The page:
Chrysler’s pavilion, with the mammoth engine is in the foreground. The giant US Royal tire in the background now sits just outside Detroit.
Mention the 1964 New York World’s Fair to a car enthusiast and they’re likely to associate it with the 1964 1/2 Ford Mustang, which was introduced April 17, 1964 on the fair’s opening day. As former Ford president Lee Iacocca told Mustang Monthly in a 2004 interview, “Where else could you introduce a car at such a world-class event?”. In 1964 and 1965, the New York World’s Fair was about as big as events got. Perhaps the only thing bigger then was the Beatles, and even the Fab Four managed to take in the fair a bit, landing via helicopter on the roof of the fair’s administration building on their way to their historic concert at Shea Stadium next door to the fair in Flushing Meadows.
Also big in 1964 were the Detroit based American automakers, General Motors, Ford and Chrysler. It’s possible that at no other time in postwar history were those companies as dominant in their industry. They had pretty much vanquished all of the independents. Studebaker was shutting down production in South Bend, trying to soldier on with their Canadian plant. Everyone else, with the exception of the remains of Nash and Hudson, in the form of American Motors, was out of business. Even American Motors had peaked with the Rambler in the early 1960s. Nobody had yet heard of Toyota, Honda made motorbikes, and the only import of concern was Volkswagen, a car too small for most Americans’ tastes. Chrysler had had a misstep in ’62 when they downsized their cars, but were back on the upswing. Never was the “bigness” of the Big 3 bigger.
The 1964 World’s Fair was a veritable who’s who of corporate America. Just about every major company had a pavilion and they spent millions on the buildings, the entertainment and the attractions. IBM hired designer Charles Eames and architect Eero Saarinen to design their pavilion and Eames and his wife Ray put together the multimedia presentation. GM, Ford & Chrysler were not going to be left out. Besides, they had already set standards at the 1939 edition of the Fair, for example, GM’s legendary Futurama exhibit. So the Detroit automakers pulled out all the stops for their 1964 pavilions.
General Motors reprised the Futurama theme with Futurama II, housed in the fair’s largest building, said by some to resemble a car with tail fins, a bit anachronistic by 1964. Futurama had highways in the sky. Futurama II took show visitors to the moon, timely in light of the American space effort.
Not to be outdone, Ford hired Walt Disney to help with their pavilion. The result was the Magic Skyway, where you rode in one of 135 Ford convertibles (including one of the first dozen or so Mustangs that came off of the line), watching humankind progress from the dawn of time to the threshold of tomorrow. Walt even provided his familiar and reassuring voice for the ride’s narration.
Perhaps to compensate for being the smallest of the Big 3, Chrysler’s pavilion featured automotive gargantuans. Chrysler’s Autofare, “the fair-within-a-fair”, included the world’s biggest car, a mammoth animated engine, a giant robot made of car parts, and a ten story rocket (like all of the automakers, Chrysler was a vendor for NASA). You could also take a ride in a Chrysler Turbine Car on a small track. Jay Leno tells a story how he went to the fair with his parents, driving down from Massachusetts, just so he could see the Turbine Car (one of which he now owns, one of the few in private hands) but the line, as most lines were at the Fair, was very long and his father said, “We’re not waitin’ in line all day just to ride in a goddamn cah.”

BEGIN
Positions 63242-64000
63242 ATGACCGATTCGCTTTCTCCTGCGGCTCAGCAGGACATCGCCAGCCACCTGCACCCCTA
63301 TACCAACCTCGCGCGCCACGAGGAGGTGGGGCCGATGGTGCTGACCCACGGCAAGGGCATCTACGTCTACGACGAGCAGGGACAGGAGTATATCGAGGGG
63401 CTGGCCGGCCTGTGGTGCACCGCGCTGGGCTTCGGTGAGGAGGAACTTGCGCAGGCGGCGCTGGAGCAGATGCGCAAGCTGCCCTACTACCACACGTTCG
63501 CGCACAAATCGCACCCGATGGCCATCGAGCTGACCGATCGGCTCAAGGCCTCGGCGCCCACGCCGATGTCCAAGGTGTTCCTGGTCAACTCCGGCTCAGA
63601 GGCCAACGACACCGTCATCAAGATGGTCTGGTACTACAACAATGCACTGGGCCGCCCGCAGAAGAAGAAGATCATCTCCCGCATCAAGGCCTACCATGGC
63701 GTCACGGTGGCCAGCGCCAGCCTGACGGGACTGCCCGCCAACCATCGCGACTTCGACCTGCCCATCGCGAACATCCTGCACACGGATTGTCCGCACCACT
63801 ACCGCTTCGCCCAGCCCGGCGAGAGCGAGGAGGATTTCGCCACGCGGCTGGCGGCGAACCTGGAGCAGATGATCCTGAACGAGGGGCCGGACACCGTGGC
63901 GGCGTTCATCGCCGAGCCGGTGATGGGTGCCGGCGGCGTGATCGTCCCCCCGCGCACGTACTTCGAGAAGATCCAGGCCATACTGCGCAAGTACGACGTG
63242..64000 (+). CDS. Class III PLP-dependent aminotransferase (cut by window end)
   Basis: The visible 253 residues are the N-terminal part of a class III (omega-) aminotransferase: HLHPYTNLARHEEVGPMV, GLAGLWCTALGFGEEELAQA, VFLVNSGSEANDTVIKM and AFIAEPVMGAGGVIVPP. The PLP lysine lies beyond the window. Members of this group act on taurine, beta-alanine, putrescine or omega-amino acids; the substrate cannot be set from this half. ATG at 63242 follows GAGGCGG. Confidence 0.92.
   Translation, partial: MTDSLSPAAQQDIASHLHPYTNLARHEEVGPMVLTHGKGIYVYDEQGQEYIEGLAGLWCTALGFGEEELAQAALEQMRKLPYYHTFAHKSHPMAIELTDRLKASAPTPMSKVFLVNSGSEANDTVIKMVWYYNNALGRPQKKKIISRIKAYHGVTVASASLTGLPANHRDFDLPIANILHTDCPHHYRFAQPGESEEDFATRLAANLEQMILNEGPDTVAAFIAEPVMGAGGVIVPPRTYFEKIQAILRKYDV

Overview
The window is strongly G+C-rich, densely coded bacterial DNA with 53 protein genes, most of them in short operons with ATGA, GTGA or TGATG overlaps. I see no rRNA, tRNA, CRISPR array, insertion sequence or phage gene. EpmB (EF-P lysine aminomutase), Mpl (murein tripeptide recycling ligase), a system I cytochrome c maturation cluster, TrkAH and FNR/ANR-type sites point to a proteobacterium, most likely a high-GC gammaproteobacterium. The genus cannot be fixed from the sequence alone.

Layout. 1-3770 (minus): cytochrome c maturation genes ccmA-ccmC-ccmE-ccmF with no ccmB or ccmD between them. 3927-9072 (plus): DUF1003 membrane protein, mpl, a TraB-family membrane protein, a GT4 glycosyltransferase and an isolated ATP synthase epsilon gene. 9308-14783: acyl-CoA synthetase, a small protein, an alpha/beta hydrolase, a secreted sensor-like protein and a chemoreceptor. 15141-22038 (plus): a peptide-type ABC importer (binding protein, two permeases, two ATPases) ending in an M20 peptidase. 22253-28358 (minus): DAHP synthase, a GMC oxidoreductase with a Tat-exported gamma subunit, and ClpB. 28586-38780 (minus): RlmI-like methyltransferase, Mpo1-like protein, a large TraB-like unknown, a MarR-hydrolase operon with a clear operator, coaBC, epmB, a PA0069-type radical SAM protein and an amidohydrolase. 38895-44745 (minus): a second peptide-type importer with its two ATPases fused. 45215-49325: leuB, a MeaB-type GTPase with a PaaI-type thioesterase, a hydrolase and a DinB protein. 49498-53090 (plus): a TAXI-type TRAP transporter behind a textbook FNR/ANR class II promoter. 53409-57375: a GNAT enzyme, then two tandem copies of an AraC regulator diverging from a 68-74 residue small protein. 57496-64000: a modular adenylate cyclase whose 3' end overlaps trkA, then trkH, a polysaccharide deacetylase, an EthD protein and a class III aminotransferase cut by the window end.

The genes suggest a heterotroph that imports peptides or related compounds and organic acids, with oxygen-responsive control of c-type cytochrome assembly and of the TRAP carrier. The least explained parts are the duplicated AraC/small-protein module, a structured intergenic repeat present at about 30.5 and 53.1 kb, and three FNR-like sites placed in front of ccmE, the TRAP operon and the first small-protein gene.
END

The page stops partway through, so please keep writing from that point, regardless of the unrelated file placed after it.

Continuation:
Does it really need to be said that each of the automakers’ pavilions were filled with their latest production cars as well? Chrysler also provided vehicles for the Hell Drivers auto thrill show at the fair. Other corporate names familiar to car buffs were in the Transportation section of the fair. The giant Uniroyal tire that greets visitors to Detroit on I-94 was moved there from the fairgrounds where it had been a Ferris wheel, though then it was a US Royal tire, the product of US Rubber. Vistors to Socony Mobil’s pavilion could drive across America in a 1964 vintage electromechanical simulation of the Mobil Economy Run. Avis had a guided antique car ride. One of the best remembered pavilions Sinclair Oil’s Dinoland because of their life sized fiberglass recreations of dinosaurs that went on national tour after the World’s Fair ended.
I don’t think we’ll ever see the like of such exhibits from the domestic automakers ever again. As mentioned, the Big 3 were at the peak of their strength. The 1960s was a time of extravagance, guns and butter. In a Mad Men era, nobody would have questioned such an expense. After the bankruptcies and bailouts, enormous pavilions and Hollywood productions would immediately be seized on by critics of those companies.
The Fair is long gone, but you can still enjoy it, and not even have to stand in line (or on line if you’re a New Yawker). NYWF64.com has just about everything you might want to know about the ’64 World’s Fair, including extensive sections on the Ford, General Motors, and Chrysler exhibits, with reproductions of the program brochures and photos of the displays. YouTube has promotional films of the rides as well as home movies. The comments from the young’ns about the poor “video” quality back then are almost precious, but then they are YouTube comments.
Ronnie Schreiber edits Cars In Depth, a realistic perspective on cars & car culture and the original 3D car site. If you found this post worthwhile, you can dig deeper at Cars In Depth. If the 3D thing freaks you out, don’t worry, all the photo and video players in use at the site have mono options. Thanks for reading – RJS